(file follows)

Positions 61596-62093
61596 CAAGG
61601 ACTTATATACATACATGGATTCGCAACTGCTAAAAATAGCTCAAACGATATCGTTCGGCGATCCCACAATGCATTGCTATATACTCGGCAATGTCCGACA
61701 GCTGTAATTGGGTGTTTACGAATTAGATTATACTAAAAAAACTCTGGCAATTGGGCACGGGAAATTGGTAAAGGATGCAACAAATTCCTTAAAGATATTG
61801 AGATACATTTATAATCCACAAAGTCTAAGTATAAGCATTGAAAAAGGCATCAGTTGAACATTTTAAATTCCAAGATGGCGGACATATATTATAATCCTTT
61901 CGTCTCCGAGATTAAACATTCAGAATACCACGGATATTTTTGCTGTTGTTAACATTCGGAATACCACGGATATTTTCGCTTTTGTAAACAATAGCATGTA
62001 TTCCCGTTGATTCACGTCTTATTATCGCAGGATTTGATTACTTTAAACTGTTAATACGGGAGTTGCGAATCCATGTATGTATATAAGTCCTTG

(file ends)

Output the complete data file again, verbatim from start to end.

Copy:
Positions 61596-62093
61596 CAAGG
61601 ACTTATATACATACATGGATTCGCAACTGCTAAAAATAGCTCAAACGATATCGTTCGGCGATCCCACAATGCATTGCTATATACTCGGCAATGTCCGACA
61701 GCTGTAATTGGGTGTTTACGAATTAGATTATACTAAAAAAACTCTGGCAATTGGGCACGGGAAATTGGTAAAGGATGCAACAAATTCCTTAAAGATATTG
61801 AGATACATTTATAATCCACAAAGTCTAAGTATAAGCATTGAAAAAGGCATCAGTTGAACATTTTAAATTCCAAGATGGCGGACATATATTATAATCCTTT
61901 CGTCTCCGAGATTAAACATTCAGAATACCACGGATATTTTTGCTGTTGTTAACATTCGGAATACCACGGATATTTTCGCTTTTGTAAACAATAGCATGTA
62001 TTCCCGTTGATTCACGTCTTATTATCGCAGGATTTGATTACTTTAAACTGTTAATACGGGAGTTGCGAATCCATGTATGTATATAAGTCCTTG